Silos and prisons

We all bemoan the tendency of non profit organisations to operate in silos. This is something that pretty much everyone who has worked in the sector has experienced at some point and for many of us, this is a problem we face regularly.

I don’t know if fundraising is worse than other areas of our organisations in this regard but it can be pretty bad. How often do the major giving people not talk to the direct marketers who then never speak to the community folks? And no one ever remembers about the supporter services and database guys.

(Sometimes it feels that the only time the different teams talk to each other is to squabble about who “owns” a donor. Every time you do that, people, a baby panda dies.)

This is partly human nature, individuals like to feel ownership of what they do and people always form groups within which they can feel secure and valued. But the result is that we create cages for ourselves which makes good fundraising harder. How much money do we lose because we can’t join the dots and manage to exploit the opportunities that we have before us?

And there are things we can do which if they don’t entirely abolish fundraising silos, can at least make them significantly weaker. Here’s my top list

  • Build the organisation around the donor not the staff. Think about your fundraising structure. Is it based around what best meets the needs and aspirations of your supporters or the convenience of your internal organisation? What you’ll probably find is that you have a structure based on fundraising methods or products, which sounds quite sensible until you think how does this relate to your donors and how they think about themselves? Do they think of themselves as direct marketing givers, community fundraisers or major donors? Of course they don’t. If they happen to give in a different way to their previous behaviour they haven’t suddenly become a different sort of person. But we often treat them like they are. Why not create a structure that is based around the audience?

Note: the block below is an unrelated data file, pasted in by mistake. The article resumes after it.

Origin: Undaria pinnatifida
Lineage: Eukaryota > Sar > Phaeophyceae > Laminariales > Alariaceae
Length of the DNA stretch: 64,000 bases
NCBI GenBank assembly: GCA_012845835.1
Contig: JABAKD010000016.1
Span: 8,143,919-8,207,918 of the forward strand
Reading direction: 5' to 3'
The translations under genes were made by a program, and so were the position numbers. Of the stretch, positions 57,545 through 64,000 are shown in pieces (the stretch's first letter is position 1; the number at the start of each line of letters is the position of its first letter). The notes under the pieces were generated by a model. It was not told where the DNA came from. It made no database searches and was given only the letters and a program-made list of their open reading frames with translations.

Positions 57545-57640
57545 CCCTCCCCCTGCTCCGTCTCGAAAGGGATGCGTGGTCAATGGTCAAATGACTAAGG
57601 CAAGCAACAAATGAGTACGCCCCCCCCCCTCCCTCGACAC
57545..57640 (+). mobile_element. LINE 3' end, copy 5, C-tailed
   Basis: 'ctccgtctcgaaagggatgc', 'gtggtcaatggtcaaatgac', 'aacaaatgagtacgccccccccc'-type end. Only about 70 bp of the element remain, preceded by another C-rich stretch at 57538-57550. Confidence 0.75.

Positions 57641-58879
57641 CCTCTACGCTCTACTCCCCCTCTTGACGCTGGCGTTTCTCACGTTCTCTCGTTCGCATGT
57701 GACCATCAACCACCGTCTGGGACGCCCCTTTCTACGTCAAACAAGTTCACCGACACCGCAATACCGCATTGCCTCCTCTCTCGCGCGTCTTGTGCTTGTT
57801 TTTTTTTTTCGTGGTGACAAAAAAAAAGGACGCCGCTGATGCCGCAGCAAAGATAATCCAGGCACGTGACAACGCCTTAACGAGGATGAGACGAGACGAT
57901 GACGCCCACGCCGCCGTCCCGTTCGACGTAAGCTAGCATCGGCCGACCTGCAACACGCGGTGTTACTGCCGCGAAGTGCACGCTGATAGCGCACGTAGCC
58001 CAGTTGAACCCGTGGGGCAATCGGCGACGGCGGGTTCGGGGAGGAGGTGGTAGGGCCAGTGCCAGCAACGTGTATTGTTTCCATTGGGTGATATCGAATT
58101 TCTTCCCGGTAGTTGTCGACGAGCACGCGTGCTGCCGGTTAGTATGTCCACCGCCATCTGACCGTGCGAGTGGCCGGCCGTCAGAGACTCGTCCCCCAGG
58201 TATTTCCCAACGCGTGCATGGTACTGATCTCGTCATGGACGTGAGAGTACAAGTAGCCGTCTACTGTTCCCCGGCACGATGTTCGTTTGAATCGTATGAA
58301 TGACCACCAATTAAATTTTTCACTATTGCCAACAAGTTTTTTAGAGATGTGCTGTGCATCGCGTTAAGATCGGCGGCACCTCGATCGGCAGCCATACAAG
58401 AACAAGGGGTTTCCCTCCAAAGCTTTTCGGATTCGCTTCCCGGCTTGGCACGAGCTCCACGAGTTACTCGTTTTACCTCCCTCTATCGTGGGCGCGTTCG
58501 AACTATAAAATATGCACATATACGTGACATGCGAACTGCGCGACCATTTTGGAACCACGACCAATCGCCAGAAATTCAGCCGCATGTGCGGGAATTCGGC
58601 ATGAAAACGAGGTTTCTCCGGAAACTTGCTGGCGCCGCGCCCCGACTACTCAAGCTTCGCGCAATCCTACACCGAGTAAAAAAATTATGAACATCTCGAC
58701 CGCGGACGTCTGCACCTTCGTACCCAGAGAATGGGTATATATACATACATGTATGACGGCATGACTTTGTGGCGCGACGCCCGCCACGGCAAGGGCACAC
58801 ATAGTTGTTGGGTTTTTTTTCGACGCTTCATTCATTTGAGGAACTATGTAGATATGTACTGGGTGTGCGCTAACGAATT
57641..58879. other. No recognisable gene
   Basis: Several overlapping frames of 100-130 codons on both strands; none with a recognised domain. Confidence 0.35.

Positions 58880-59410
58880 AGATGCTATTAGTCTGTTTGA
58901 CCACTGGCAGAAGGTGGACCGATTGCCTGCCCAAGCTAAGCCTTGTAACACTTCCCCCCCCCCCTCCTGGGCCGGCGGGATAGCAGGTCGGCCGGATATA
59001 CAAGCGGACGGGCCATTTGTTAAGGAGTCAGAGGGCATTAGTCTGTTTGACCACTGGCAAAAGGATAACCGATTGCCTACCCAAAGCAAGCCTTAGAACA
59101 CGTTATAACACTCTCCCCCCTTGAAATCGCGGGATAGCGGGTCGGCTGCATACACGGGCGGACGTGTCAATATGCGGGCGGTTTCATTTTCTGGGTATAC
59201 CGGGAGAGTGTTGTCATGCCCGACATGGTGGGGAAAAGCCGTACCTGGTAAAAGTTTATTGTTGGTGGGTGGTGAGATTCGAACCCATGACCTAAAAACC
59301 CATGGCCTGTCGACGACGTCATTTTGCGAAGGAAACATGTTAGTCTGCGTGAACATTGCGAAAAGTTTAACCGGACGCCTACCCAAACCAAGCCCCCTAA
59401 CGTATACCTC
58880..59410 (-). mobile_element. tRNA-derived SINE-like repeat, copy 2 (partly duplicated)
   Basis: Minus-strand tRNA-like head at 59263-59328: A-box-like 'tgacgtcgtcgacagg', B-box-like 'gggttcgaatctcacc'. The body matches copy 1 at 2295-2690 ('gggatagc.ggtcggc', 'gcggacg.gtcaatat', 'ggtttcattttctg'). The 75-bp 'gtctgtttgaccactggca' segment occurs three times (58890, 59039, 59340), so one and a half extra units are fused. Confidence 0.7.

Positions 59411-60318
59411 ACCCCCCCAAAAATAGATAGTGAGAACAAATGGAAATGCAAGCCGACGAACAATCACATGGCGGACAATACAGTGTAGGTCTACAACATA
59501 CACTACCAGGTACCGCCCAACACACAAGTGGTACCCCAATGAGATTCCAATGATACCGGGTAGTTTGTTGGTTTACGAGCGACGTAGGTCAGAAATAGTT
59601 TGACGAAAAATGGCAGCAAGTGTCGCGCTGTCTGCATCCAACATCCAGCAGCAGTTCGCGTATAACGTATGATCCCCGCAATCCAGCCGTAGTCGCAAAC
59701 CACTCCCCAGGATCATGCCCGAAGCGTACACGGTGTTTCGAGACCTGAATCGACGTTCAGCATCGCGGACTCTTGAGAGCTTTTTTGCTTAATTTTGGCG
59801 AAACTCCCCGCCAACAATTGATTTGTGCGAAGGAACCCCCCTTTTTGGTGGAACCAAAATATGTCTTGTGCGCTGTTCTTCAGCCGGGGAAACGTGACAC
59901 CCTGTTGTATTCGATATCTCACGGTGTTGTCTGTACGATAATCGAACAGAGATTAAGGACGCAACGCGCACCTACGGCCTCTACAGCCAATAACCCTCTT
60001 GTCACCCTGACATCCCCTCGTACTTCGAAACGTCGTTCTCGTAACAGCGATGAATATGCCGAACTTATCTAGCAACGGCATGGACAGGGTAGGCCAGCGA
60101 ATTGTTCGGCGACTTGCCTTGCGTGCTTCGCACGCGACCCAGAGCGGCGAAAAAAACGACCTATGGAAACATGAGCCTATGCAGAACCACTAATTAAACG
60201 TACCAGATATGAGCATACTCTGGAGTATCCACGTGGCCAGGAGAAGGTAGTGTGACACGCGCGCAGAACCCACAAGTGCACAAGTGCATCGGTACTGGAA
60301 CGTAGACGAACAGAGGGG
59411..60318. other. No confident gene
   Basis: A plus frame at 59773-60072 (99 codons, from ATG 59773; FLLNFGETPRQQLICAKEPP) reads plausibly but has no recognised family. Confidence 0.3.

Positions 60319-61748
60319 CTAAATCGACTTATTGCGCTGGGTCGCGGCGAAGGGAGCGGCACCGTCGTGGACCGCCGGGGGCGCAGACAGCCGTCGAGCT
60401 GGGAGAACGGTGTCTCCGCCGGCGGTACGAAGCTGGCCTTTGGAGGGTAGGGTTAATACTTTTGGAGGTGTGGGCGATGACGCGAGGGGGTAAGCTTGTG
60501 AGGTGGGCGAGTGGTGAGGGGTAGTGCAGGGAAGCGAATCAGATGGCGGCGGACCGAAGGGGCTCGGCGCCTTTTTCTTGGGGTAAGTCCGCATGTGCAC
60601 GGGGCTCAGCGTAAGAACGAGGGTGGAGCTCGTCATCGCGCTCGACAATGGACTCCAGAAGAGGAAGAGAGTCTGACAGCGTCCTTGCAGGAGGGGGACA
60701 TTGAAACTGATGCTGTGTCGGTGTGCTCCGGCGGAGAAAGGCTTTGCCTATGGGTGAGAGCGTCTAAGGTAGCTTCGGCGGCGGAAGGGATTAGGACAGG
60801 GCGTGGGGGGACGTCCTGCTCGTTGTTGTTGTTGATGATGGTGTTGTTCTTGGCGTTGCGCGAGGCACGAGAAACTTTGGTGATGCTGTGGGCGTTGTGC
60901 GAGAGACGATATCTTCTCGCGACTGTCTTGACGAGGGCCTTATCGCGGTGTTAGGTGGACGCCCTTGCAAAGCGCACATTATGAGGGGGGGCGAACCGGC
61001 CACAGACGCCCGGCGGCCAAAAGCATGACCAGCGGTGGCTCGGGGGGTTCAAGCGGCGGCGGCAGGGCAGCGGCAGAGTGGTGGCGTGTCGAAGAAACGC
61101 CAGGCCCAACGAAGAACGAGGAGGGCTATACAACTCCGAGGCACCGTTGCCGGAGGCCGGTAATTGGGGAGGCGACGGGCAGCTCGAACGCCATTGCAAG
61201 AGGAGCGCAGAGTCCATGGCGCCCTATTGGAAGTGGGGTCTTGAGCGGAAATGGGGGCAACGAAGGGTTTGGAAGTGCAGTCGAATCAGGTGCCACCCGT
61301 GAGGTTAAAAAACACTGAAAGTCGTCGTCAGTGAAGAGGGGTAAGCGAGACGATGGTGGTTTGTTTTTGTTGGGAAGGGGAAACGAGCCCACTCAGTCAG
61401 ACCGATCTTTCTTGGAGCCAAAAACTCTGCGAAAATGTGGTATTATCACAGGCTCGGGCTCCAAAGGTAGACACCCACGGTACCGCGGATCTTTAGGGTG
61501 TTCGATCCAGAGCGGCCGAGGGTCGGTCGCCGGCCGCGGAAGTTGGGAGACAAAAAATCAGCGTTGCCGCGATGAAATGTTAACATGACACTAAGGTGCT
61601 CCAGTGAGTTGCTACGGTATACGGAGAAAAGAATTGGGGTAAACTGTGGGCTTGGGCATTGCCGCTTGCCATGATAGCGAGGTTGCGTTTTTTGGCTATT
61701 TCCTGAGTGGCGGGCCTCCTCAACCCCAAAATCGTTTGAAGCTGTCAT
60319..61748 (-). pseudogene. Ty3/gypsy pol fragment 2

• Use targets wisely. Fundraisers need targets but setting the wrong targets can foster internal competition in a really unhelpful way. I’ve never understood why key targets can’t be shared across teams on the basis that if people have worked on something that leads to a win they get recognised irrespective of how the donor givers or where the money is banked.

     

  • Encourage the sharers. Make sure the people in your team who are good at collaborating with other teams get acknowledged and rewarded. This should be recognised in their appraisals but saying thank you is never a bad idea either.

     

  • Move people around. While you are probably constrained by the office environment you’ve got, a simple solution to the problem of two teams not talking to each other is to stick them next to each other. It can just mean they are able to ignore each other in closer proximity but it’s often worth a try.

     

  • Walk the talk. If your team sees you behaving in a territorial manner they’ll follow your lead. If you don’t want them working in silos you need to show how you work effectively with other teams across the organisation. This means you will even have to talk to service delivery people….you can still ignore IT though until your PC breaks and you want it fixed*

    Organisational silos are prisons we build to stop us fundraising effectively. Let’s try and break out of jail.

* that was a joke guys and please would you have a look at my laptop when you have the chance?

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